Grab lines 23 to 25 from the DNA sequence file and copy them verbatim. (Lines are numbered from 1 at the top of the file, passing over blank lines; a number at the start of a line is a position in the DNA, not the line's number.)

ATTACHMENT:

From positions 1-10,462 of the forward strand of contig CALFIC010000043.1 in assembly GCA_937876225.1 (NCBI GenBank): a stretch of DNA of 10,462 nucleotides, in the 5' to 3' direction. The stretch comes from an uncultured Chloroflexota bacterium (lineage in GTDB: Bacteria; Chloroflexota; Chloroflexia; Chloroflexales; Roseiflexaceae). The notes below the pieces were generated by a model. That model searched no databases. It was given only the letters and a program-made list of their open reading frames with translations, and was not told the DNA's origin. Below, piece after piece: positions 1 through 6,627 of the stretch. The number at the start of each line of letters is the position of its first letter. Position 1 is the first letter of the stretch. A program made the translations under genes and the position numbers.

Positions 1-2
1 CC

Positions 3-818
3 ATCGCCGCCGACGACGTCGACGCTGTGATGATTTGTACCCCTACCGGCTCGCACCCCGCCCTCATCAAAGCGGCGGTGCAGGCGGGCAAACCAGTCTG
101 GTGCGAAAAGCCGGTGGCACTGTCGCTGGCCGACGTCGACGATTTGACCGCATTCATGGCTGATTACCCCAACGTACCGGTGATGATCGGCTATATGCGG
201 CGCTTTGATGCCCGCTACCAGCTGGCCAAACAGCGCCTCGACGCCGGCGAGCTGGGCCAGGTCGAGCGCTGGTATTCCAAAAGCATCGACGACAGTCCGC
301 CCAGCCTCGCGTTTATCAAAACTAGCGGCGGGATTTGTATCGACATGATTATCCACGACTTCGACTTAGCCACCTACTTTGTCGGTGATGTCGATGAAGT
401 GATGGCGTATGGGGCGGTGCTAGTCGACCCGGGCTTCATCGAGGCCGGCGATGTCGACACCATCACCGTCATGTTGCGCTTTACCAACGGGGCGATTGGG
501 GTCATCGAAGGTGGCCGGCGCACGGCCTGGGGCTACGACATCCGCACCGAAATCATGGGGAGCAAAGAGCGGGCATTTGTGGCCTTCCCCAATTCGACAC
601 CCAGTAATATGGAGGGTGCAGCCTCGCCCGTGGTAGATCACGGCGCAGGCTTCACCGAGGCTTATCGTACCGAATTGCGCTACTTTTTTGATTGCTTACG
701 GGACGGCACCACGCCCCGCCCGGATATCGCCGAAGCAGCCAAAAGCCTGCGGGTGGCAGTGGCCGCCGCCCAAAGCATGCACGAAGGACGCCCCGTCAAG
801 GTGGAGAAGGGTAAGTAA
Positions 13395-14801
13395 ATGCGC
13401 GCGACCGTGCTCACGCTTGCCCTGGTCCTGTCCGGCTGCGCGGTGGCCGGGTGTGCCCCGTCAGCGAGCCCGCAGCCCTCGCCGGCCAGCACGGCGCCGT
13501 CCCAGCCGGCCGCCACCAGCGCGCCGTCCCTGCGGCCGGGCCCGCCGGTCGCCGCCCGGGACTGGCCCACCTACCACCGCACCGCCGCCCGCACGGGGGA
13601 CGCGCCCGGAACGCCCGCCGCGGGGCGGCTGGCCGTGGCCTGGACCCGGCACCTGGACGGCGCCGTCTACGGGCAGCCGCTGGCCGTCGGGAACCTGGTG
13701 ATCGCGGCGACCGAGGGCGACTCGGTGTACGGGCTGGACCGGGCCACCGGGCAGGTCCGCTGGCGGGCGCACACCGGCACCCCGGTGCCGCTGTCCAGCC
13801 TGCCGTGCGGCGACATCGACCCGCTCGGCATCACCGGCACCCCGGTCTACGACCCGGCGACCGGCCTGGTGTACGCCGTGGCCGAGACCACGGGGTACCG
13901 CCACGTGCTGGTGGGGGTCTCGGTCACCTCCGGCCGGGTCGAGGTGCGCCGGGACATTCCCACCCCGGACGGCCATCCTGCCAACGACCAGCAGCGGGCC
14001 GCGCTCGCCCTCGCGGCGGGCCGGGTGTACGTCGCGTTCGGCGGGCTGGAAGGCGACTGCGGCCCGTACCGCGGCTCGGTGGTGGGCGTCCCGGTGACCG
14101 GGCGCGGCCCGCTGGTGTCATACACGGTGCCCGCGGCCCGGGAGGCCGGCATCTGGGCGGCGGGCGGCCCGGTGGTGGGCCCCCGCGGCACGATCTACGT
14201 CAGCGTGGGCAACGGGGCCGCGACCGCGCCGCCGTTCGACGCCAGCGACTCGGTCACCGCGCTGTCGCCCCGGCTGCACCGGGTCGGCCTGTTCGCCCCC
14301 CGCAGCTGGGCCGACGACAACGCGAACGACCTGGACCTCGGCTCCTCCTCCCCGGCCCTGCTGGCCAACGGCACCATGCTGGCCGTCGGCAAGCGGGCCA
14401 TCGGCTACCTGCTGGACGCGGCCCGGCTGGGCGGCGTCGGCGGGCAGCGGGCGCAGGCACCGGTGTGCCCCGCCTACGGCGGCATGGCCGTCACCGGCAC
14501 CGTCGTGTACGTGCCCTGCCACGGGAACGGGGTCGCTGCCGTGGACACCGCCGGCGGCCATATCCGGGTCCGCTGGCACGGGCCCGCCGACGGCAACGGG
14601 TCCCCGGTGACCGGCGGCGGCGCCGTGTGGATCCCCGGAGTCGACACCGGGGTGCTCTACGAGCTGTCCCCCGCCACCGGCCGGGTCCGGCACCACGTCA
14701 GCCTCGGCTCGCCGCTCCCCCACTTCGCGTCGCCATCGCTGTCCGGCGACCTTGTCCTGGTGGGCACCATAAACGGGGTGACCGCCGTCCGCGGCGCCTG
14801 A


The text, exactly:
14101 GGCGCGGCCCGCTGGTGTCATACACGGTGCCCGCGGCCCGGGAGGCCGGCATCTGGGCGGCGGGCGGCCCGGTGGTGGGCCCCCGCGGCACGATCTACGT
14201 CAGCGTGGGCAACGGGGCCGCGACCGCGCCGCCGTTCGACGCCAGCGACTCGGTCACCGCGCTGTCGCCCCGGCTGCACCGGGTCGGCCTGTTCGCCCCC
14301 CGCAGCTGGGCCGACGACAACGCGAACGACCTGGACCTCGGCTCCTCCTCCCCGGCCCTGCTGGCCAACGGCACCATGCTGGCCGTCGGCAAGCGGGCCA